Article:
Spa Far Away
Firstly, can you tell us a little bit about your business?
“A Total Concept Landscape Architects, Cabana & Pool Designers is an established award-winning design practice that covers the integration of internal and external areas for a range of projects, from practical family homes and elaborate residential properties, to boutique and resort-style developments. We create a fusion of home and garden areas for our clients. “A Total Concept Landscape Architects, Cabana & Pool Designers provides services that extend from consultations, designs and specifications, council approvals [and] builder recommendations, to the total management of the project and contract administration. We also assist with home alterations and additions, including pools, cabanas and gardens. “A Total Concept Landscape Architects, Cabana & Pool Designers brings together all aspects of the project, and helps you choose the right materials and colours, planting and lighting, internal fixtures and fittings, flooring and paving selections. The team also assists with kitchens, bathrooms and pool equipment. A Total Concepte.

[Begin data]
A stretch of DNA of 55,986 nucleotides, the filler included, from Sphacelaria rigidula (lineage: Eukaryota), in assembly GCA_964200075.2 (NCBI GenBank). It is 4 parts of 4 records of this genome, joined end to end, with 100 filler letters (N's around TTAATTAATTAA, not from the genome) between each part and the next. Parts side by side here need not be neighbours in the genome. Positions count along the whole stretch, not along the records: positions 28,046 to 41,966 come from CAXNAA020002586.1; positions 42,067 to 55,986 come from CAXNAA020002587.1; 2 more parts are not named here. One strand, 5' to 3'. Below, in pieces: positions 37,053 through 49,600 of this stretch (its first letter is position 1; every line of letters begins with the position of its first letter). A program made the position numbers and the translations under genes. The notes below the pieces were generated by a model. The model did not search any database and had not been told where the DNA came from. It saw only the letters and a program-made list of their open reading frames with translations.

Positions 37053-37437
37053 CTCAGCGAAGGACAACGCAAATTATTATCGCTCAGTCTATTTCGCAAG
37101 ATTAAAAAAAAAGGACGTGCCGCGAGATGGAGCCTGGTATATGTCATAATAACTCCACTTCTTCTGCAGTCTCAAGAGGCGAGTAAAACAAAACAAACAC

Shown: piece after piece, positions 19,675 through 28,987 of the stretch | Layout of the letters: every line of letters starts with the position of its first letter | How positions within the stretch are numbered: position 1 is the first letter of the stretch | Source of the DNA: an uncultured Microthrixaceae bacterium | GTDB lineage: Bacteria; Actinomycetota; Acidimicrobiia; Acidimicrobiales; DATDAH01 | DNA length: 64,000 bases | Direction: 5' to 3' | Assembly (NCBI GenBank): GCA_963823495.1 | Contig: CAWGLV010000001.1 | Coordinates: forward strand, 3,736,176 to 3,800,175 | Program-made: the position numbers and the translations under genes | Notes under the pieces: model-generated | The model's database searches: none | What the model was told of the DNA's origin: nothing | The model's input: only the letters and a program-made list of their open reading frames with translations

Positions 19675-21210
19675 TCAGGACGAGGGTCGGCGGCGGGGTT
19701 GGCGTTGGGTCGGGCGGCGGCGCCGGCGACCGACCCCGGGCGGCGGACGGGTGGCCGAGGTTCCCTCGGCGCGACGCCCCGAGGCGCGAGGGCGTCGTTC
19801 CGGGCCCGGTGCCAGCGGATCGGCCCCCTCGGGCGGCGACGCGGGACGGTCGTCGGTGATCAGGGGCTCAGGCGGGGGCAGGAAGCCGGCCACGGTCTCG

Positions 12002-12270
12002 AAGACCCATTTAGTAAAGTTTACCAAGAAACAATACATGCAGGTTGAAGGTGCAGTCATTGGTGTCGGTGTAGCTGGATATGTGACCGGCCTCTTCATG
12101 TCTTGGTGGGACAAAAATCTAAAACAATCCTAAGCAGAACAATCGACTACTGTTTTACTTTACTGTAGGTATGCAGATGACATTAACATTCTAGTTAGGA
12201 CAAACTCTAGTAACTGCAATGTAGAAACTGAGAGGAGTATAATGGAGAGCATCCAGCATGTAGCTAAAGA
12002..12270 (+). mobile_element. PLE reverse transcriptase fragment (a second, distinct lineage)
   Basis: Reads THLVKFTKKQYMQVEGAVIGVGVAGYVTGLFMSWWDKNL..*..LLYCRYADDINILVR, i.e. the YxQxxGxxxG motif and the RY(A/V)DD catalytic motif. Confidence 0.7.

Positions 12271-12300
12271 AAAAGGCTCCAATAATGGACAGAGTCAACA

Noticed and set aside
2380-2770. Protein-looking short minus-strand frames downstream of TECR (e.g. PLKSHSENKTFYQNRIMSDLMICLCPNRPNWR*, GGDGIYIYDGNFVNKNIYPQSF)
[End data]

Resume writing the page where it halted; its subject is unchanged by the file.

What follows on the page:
Landscape Architects, Cabana & Pool Designers has more than thirty years of industry experience in helping clients see their dreams come to fruition.”
What kind of spa projects have you worked on?
“We have worked on numerous spa projects, most of which have been fully integrated into the landscape with swimming pools and/or cabanas. It would be rare if we designed a spa in isolation rather than taking into account the entire space or property. “One thing I have noticed is [that parents want] spas that are designed for their homes and integrated with the surrounding entertaining areas. [They want them] not so much for themselves – although everyone loves to relax in a spa after a game of golf – but for their teenage children, so they can be observed rather than out elsewhere, unsupervised.” What are some recent spa design trends that have caught your attention? “With people becoming more educated about the importance and benefits of taking a holistic